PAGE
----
What Makes a Good Picture?

About two years ago, a print by photographer Andreas Gursky, Rhein II, sold at auction for $4.3 million, making it the world’s most expensive photographic print. If I were reviewing the image I would say it was static, the subject (river) bland, it lacked depth, and the sky was uninteresting, without drama. I don’t like the picture.

On the other hand, Florence Waters of The Telegraph wrote: This image is a vibrant, beautiful and memorable – I should say unforgettable – contemporary twist on Germany’s famed genre and favourite theme: the romantic landscape, and man’s relationship with nature.

What gives? How can two human beings look at the same picture and have such different reactions to it? What gives?

The answer is simple, though not satisfying: I don’t know.

It is comforting, however, to know something else: nobody else knows either.

We all know what we like, but that’s as far as it goes.

But how about the experienced photography critic, such as Ms. Waters, who insists Gursky’s print is fabulous? Well, it is indeed fabulous…to her. In fact, whenever I read a review, in my mind I add the phrase “to me” after every conclusion, and it puts it all in proper context.

“The Rapid-Fire Stealth D1XYZ is the best DSLR camera on the market (to me)”.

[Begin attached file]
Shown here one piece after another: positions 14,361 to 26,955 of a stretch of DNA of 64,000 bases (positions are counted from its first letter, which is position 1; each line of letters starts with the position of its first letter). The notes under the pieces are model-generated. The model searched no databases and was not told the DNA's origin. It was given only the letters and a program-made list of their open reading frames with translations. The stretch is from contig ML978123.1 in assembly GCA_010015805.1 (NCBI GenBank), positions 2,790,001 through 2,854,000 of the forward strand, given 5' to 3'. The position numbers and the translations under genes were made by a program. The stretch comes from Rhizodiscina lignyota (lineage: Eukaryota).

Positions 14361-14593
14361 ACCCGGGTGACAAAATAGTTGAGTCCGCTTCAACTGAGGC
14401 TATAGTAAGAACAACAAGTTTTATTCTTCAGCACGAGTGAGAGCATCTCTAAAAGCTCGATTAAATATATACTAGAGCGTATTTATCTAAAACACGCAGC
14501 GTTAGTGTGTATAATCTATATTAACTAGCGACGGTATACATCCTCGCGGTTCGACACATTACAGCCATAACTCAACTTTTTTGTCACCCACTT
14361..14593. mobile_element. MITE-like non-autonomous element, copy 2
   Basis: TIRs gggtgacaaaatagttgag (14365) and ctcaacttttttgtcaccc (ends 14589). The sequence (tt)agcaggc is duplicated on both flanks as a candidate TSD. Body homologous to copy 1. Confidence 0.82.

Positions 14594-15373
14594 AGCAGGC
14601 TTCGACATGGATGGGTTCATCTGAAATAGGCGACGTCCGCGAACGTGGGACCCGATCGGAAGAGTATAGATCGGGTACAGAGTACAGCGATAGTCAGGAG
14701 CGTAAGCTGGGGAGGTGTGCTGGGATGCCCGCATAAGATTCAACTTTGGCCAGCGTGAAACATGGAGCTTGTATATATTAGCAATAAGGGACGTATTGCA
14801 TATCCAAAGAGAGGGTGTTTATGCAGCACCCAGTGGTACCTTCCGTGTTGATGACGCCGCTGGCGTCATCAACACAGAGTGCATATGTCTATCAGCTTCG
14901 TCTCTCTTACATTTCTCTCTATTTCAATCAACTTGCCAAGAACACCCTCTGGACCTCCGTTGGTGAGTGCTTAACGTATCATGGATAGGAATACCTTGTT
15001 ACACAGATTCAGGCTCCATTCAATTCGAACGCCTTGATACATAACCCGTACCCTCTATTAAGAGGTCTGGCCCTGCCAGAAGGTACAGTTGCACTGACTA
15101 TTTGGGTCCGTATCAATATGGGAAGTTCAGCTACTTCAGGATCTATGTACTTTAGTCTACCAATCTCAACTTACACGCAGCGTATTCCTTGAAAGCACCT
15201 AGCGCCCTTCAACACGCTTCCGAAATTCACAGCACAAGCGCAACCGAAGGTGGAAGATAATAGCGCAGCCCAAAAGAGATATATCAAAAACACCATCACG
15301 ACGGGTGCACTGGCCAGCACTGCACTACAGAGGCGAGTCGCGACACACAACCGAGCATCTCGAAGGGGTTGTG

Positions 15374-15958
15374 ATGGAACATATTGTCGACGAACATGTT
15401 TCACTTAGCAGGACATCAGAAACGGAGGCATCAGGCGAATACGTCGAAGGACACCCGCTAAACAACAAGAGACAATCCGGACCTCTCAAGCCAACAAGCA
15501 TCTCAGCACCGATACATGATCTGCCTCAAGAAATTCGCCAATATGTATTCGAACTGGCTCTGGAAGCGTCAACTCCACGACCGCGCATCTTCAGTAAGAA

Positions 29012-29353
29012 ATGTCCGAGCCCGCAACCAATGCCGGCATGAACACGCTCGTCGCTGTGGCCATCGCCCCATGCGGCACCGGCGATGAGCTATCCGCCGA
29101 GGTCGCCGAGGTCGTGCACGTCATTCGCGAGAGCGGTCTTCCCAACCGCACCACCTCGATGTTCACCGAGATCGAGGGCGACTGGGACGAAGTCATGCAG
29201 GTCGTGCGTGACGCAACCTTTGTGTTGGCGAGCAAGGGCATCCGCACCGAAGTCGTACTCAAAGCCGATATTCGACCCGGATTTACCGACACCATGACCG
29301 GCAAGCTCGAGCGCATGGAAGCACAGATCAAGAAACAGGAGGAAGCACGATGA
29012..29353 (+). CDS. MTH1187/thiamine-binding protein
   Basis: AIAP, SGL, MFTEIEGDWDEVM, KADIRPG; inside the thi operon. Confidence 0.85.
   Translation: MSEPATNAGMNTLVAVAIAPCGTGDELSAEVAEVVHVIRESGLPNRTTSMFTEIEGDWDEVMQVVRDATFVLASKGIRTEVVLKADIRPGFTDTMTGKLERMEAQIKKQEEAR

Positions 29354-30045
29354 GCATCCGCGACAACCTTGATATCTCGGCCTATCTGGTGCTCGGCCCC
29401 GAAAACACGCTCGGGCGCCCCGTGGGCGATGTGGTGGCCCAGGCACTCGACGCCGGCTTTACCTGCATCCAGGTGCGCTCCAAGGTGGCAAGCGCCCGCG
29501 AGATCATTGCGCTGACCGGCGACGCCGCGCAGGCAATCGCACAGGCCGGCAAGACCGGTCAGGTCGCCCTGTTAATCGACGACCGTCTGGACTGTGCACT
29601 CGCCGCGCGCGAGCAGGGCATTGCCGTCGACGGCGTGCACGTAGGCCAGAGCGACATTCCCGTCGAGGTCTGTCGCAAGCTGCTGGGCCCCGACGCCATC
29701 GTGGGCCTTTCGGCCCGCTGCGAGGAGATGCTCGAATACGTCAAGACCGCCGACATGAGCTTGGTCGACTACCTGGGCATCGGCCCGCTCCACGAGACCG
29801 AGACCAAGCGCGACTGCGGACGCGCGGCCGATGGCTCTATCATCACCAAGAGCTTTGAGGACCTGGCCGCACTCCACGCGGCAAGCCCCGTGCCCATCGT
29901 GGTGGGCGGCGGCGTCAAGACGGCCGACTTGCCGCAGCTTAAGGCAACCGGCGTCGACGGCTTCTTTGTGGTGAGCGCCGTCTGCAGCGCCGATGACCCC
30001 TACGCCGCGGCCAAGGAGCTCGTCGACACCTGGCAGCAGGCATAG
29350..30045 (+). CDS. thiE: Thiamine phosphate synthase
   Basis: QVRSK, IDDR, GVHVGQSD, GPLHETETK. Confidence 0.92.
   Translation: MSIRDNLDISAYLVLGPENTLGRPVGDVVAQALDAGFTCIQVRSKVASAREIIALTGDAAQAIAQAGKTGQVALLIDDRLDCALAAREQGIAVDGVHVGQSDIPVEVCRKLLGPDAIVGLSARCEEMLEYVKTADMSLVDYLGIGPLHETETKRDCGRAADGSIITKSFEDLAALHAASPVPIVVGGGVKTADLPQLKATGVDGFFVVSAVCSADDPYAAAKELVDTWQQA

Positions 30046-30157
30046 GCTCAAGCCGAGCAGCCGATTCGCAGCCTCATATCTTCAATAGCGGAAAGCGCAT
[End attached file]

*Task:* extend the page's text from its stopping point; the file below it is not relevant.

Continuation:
A Zombie Christmas was the best holiday movie that came out last year (to me).”

“Donatella Linguini was simply sublime in last night’s opera (to me).”

“This image is a vibrant, beautiful and memorable (to me)”.

Someone else’s subjective opinions, however carefully considered and thoughtfully crafted, will have no effect on my own subjective opinion of an art piece or artistic performance (and vice versa, let’s be fair). If a respected art critic describes Gursky’s image in superlatives, it does not miraculously transform it into something pleasing to me. Maybe if I squint? No.

So what are lowly travel photographers to do? How do we know who will buy our pictures?

The answer is also simple, though again a little unsatisfying: find publications who license photographs that are similar to yours, and send them your work for review. That may take a little work, but with the help of the Internet and a few visits to the local newsstand, you will find the publications that already like your work. And what about the pictures you don’t like (and probably nobody else will like either)? My advice: keep them as fine art, just in case.

Now get out and shoot something